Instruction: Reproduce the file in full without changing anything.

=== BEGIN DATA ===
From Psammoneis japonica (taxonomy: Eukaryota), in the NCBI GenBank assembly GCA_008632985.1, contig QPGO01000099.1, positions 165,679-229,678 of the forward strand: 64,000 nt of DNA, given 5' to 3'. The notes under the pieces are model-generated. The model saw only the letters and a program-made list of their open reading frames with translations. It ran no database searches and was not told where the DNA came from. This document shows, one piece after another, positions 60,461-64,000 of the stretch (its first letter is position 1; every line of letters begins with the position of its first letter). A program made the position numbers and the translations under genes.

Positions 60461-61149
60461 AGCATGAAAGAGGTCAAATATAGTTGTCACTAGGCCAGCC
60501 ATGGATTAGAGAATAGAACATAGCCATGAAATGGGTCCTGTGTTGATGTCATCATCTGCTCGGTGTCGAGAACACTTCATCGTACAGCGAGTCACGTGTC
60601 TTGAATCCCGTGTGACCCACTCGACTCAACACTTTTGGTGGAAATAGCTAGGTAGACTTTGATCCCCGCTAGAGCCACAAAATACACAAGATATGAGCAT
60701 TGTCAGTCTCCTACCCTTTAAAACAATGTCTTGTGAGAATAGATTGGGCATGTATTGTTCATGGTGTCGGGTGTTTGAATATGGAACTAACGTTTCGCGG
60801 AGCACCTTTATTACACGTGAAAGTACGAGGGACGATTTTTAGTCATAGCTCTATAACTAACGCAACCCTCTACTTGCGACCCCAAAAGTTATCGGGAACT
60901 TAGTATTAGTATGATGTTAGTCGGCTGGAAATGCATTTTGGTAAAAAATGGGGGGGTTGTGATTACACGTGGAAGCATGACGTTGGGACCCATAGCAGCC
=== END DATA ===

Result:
From Psammoneis japonica (taxonomy: Eukaryota), in the NCBI GenBank assembly GCA_008632985.1, contig QPGO01000099.1, positions 165,679-229,678 of the forward strand: 64,000 nt of DNA, given 5' to 3'. The notes under the pieces are model-generated. The model saw only the letters and a program-made list of their open reading frames with translations. It ran no database searches and was not told where the DNA came from. This document shows, one piece after another, positions 60,461-64,000 of the stretch (its first letter is position 1; every line of letters begins with the position of its first letter). A program made the position numbers and the translations under genes.

Positions 60461-61149
60461 AGCATGAAAGAGGTCAAATATAGTTGTCACTAGGCCAGCC
60501 ATGGATTAGAGAATAGAACATAGCCATGAAATGGGTCCTGTGTTGATGTCATCATCTGCTCGGTGTCGAGAACACTTCATCGTACAGCGAGTCACGTGTC
60601 TTGAATCCCGTGTGACCCACTCGACTCAACACTTTTGGTGGAAATAGCTAGGTAGACTTTGATCCCCGCTAGAGCCACAAAATACACAAGATATGAGCAT
60701 TGTCAGTCTCCTACCCTTTAAAACAATGTCTTGTGAGAATAGATTGGGCATGTATTGTTCATGGTGTCGGGTGTTTGAATATGGAACTAACGTTTCGCGG
60801 AGCACCTTTATTACACGTGAAAGTACGAGGGACGATTTTTAGTCATAGCTCTATAACTAACGCAACCCTCTACTTGCGACCCCAAAAGTTATCGGGAACT
60901 TAGTATTAGTATGATGTTAGTCGGCTGGAAATGCATTTTGGTAAAAAATGGGGGGGTTGTGATTACACGTGGAAGCATGACGTTGGGACCCATAGCAGCC